SOUTH CHARLESTON - As legislators arrive in Charleston for the 2014 legislative session, West Virginia Attorney General Patrick Morrisey on Monday called for broad action to root out waste and corruption in state government.
Morrisey urged House Speaker Tim Miley, D-Harrison, to immediately order audits of all major state offices and report preliminary findings by September. His plea comes on the heels of audit findings that point to questionable practices in the administration of former Agriculture Commissioner Gus Douglass.
"People in West Virginia are sick and tired of this culture of corruption that infests state government ," Morrisey said during his lunch address at the Associated Press' annual Legislative Lookahead at Marshall University's South Charleston campus. "I find it outrageous that ethical problems and mismanagement can be swept under the rug for many years."
ADDRESSES MEDIA — West Virginia Attorney General Patrick Morrisey addresses members of the media at the annual West Virginia AP Legislative Lookahead Monday in South Charleston. Morrisey discussed efforts to curb the abuse of prescription drugs and other key issues to be dealt with during this year’s legislative session, which gets underway this week. -- Associated Press
Morrisey said the Legislature - particularly its distribution of grant funding - also should be included in the audits, which he believes are needed to restore West Virginia residents' confidence in government.
Following the initial round of audits, he said, a schedule of "rolling audits" of the agencies should be implemented, with the results posted to his office's website.
"I think the public deserves no less. We desperately need more sunlight because too much has been buried for far too long," Morrisey said.
The full Agriculture Department audit report has yet to be released publicly. Miley and Senate President Jeff Kessler, D-Glen Dale, announced Thursday they've ordered the information be turned over to the U.S. Attorney's Office. Douglass has denied knowledge of any improper activity on his watch, according to published reports.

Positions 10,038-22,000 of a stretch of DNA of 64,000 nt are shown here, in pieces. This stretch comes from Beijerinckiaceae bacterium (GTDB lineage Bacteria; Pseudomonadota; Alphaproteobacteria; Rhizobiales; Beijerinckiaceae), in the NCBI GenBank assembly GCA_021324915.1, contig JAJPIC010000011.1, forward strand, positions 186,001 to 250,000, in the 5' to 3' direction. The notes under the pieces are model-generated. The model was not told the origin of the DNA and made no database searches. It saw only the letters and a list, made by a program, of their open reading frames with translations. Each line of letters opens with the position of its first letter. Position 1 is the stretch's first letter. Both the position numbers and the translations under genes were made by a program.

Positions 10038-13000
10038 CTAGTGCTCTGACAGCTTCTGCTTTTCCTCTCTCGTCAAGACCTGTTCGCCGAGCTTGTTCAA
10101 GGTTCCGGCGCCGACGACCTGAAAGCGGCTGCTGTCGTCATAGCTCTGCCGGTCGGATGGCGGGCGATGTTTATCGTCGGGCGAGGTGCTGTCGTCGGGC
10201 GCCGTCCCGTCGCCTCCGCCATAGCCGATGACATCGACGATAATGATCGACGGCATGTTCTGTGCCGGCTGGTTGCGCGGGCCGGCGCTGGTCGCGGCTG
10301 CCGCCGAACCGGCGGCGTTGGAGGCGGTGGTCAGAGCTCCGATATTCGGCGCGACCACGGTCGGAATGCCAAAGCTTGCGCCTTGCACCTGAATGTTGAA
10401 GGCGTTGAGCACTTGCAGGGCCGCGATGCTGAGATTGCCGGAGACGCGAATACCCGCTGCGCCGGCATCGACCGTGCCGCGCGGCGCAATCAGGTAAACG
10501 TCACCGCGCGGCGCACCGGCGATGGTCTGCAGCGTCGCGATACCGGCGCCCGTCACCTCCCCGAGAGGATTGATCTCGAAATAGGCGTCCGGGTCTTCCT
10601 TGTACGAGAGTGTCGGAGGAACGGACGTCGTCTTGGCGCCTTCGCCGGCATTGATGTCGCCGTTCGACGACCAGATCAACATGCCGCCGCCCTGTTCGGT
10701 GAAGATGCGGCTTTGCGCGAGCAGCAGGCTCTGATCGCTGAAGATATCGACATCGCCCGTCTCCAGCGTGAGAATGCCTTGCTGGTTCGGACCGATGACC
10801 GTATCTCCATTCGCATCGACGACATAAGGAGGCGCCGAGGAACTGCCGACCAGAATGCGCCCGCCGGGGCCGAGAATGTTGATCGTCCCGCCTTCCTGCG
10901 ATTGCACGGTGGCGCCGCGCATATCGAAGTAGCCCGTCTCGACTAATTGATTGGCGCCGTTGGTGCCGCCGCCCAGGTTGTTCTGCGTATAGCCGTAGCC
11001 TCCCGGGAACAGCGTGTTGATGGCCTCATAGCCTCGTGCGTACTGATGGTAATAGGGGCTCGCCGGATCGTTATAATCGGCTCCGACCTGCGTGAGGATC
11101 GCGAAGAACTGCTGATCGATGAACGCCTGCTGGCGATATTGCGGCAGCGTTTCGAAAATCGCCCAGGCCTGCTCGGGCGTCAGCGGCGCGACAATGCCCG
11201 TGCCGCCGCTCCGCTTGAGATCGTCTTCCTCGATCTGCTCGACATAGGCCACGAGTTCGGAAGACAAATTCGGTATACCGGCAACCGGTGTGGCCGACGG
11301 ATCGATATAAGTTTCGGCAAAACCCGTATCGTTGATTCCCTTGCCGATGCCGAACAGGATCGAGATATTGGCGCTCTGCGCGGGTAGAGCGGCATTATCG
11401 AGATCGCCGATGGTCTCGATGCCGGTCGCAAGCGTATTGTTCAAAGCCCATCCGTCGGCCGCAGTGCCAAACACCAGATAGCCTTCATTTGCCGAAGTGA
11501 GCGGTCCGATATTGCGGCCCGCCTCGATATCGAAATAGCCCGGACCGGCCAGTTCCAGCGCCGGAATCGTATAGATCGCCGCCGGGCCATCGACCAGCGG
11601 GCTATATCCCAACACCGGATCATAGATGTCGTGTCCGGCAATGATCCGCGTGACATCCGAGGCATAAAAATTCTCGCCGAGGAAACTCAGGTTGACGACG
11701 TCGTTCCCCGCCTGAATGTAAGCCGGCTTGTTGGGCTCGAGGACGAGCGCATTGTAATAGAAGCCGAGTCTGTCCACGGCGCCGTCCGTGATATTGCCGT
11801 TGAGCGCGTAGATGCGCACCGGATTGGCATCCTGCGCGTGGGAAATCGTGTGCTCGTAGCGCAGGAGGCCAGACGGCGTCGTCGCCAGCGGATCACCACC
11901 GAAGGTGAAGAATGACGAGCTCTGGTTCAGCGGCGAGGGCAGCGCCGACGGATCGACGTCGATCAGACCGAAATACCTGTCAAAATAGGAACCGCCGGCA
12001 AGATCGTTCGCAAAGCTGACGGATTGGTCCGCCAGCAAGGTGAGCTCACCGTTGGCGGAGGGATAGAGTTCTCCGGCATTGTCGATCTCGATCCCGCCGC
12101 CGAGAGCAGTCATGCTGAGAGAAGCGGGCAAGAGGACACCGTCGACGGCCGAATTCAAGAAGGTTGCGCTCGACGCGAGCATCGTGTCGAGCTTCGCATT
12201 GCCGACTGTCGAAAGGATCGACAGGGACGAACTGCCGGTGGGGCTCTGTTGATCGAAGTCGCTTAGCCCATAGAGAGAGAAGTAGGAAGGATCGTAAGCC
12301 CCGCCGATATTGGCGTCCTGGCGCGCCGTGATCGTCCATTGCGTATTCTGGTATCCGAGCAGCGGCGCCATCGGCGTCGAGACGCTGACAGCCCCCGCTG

Morrisey also briefly addressed his connection with a lawsuit filed by his predecessor, Darrell McGraw, against Ohio drug firm Cardinal Health - a company that paid millions to a lobbying firm owned by Morrisey's wife, and whose executives contributed thousands to Morrisey's 2012 campaign. Morrisey inherited the lawsuit - which alleges Cardinal Health took advantage of prescription drug addiction in the southern part of the state by shipping excessive amounts of its products into the region - upon taking office last January, and announced his decision to recuse himself in July.
On Monday, Morrisey said he was not required by law to step aside, but did so voluntarily to avoid "even the appearance of impropriety." He said other lawyers in his office are directing the litigation and he's had no involvement in day-to-day decisions concerning the case.
Morrisey, the first Republican to hold his office since 1933, also touched on some of the changes he's implemented over the past year.
Since his inauguration, Morrisey said, the attorney general's office has instituted a competitive bidding process for hiring outside legal counsel, returned more control over how settlement awards are managed to the Legislature and aggressively opposed federal actions he believes imperil West Virginia's economy - including the U.S. Environmental Protection Agency's retroactive revocation of a permit for Spruce Mine in Logan County, four years after it was issued.
That case has advanced all the way to the U.S. Supreme Court, which has yet to decide whether it will hear an appeal of the U.S. District Court for the District of Columbia's ruling upholding the EPA's action.
Morrisey said the Spruce Mine decision, if upheld, would set a dangerous precedent that could extend beyond coal mines and potentially affect any public works project.
"It would create a whole new level of anxiety and uncertainty ," Morrisey said. "It could be quite sweeping."